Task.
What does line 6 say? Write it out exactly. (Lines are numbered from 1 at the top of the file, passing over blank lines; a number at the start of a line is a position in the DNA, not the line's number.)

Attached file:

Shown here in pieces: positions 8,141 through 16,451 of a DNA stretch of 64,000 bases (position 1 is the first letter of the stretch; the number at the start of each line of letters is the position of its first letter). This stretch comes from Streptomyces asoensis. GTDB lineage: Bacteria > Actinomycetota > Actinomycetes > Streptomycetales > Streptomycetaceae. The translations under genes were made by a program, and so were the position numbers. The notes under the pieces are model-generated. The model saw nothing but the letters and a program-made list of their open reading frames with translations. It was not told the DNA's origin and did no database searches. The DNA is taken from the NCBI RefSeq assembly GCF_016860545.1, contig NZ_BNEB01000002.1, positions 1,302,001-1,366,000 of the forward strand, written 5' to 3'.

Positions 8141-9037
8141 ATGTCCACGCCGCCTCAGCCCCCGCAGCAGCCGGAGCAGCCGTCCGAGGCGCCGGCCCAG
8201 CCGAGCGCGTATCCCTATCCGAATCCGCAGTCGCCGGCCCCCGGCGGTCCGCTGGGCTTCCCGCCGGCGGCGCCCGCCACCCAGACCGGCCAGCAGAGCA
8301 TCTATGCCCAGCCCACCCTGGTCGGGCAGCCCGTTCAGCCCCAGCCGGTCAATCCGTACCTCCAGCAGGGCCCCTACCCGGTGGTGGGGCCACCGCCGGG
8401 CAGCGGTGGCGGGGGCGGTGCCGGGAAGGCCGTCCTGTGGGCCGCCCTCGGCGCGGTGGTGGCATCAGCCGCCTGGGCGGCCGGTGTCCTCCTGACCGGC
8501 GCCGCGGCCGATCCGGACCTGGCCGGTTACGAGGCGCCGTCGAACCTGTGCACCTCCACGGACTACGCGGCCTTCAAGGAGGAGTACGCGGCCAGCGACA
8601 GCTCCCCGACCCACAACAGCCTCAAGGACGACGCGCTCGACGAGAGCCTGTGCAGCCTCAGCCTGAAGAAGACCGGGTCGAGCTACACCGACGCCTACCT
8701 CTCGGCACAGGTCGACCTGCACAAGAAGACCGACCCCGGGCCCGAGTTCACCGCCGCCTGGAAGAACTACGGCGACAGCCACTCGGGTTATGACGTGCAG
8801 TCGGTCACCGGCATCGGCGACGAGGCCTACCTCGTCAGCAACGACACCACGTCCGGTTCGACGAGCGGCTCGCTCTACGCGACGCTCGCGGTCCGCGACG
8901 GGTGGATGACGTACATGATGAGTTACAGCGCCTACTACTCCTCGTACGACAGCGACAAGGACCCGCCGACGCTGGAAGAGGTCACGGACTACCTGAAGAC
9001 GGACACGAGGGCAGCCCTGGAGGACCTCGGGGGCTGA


8401 CAGCGGTGGCGGGGGCGGTGCCGGGAAGGCCGTCCTGTGGGCCGCCCTCGGCGCGGTGGTGGCATCAGCCGCCTGGGCGGCCGGTGTCCTCCTGACCGGC